Coles slashes prices – again

Supermarket retailer Coles is slashing the price of Vegemite, Milo and Kellogg’s Corn Flakes, as it expands its “Down Down” campaign.

Wesfarmers Limited (ASX: WES) subsidiary Coles has cut the price of 600g jars of Kraft Vegemite by 99 cents to $7, a 1.25kg tin of Nestle Milo by $1.85 to $12 and a box of Kellogg’s Corn Flakes by $1.25 to $4. Those are the cheapest prices for at least two years.

Old El Paso taco products were also reduced by as much as 12%, and another 36 products were also reduced in price. Coles has how cut the prices on more than 1,400 items as part of its Down Down campaign.

Vegemite and Milo are pretty much staple items in most Australian households, with 90% of people saying a family should have Vegemite in the cupboard, while Milo is the second-ranked brand among customers.

Coles has told that the price cuts were shared with manufacturers, after previous cuts were underwritten almost exclusively by the supermarket retailer. Coles expects sales jumps of at least 10%, with merchandise director John Durkan saying, “I think the customers are going to love it.” Coles research has shown that three out of four shoppers purchase popular brands when they are discounted.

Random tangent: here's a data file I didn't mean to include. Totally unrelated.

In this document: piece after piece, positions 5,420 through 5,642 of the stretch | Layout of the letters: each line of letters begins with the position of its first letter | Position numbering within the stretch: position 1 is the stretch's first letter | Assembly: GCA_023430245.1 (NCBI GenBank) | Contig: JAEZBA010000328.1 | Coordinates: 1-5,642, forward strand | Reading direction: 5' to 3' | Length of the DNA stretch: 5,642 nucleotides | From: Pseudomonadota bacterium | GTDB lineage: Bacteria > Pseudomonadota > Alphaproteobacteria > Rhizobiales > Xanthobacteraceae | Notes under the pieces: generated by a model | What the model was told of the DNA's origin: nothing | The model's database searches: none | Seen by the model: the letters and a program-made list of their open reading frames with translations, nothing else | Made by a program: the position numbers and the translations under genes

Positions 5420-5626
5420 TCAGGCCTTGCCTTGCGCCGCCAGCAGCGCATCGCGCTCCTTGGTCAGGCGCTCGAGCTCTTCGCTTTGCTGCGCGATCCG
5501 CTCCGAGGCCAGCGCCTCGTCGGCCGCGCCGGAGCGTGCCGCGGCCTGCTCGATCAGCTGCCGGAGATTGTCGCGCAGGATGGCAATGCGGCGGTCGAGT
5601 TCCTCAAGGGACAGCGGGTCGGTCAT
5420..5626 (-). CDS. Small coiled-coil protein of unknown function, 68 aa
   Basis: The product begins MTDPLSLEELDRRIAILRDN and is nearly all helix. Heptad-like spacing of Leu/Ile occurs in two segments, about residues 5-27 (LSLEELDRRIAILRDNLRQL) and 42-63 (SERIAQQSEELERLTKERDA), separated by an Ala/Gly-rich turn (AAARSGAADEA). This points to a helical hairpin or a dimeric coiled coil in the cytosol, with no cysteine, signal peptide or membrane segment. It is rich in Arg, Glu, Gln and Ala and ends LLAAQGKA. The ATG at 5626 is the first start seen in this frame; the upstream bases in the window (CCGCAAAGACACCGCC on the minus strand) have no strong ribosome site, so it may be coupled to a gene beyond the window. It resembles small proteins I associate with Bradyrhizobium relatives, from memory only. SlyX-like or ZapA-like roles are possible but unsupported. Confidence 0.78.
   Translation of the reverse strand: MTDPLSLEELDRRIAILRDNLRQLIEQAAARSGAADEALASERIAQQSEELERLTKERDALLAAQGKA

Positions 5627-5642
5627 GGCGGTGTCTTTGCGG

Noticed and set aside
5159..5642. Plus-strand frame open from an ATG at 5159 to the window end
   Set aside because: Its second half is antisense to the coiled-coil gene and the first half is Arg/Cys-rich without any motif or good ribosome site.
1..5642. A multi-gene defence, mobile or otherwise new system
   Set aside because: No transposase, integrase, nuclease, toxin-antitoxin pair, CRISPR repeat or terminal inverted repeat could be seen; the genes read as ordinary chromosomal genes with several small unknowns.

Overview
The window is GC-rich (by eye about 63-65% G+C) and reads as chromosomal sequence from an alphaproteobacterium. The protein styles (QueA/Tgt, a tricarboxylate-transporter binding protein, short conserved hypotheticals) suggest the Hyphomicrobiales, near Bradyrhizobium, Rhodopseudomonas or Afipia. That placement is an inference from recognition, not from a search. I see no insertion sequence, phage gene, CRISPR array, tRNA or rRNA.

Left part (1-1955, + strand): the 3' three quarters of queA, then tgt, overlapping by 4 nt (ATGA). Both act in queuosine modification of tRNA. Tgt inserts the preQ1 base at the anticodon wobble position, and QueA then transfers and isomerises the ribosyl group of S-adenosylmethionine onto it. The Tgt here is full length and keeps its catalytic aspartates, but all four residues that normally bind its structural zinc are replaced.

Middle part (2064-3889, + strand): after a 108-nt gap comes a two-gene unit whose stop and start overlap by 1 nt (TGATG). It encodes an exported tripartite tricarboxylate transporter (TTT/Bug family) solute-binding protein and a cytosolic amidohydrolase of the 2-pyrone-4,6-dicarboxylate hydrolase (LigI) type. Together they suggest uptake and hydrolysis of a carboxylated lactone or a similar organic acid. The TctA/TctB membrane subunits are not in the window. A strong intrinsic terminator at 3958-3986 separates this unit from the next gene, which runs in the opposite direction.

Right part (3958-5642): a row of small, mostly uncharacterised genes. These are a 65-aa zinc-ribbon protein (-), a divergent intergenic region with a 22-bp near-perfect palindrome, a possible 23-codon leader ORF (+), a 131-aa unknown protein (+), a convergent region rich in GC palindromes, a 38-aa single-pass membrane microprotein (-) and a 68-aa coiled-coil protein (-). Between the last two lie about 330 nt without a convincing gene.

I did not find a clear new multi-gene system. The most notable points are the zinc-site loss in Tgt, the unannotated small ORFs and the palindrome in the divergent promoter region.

Competitor Woolworths Limited (ASX: WOW) is unlikely to take the new move lying down, suggesting shoppers at both major chains are likely to see deep discounts on popular branded products. Metcash Limited (ASX: MTS) backed IGA stores and ALDI may also be forced to cut prices.

Coles’ discount campaign will last for a minimum of six months.

Foolish takeaway

Shoppers are the likely winners, with staple products on sale, although Coles is also likely to see strong demand for the bargain products, boosting its sales. For investors, it’s a timely example that good companies rarely go on sale. After Coca-Cola Amatil’s (ASX: CCL) recent 9% fall, it may be a rare opportunity to pick up a bargain.

With its legendary, fully franked 28 cent dividend, Telstra is the darling of Aussie investors. Chances are even if you don’t own Telstra shares directly, your superannuation fund does. But with its share price skyrocketing over the past year, is Telstra past its prime? Click here to find out whether to buy, sell, or hold Telstra in this brand-new FREE report.

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The Motley Fool’s purpose is to help the world invest, better.  Click here now  for your free subscription to Take Stock, The Motley Fool’s free investing newsletter. Packed with stock ideas and investing advice, it is essential reading for anyone looking to build and grow their wealth in the years ahead.  This article contains general investment advice only (under AFSL 400691). Motley Fool writer/analyst Mike King owns shares in   Woolworths .

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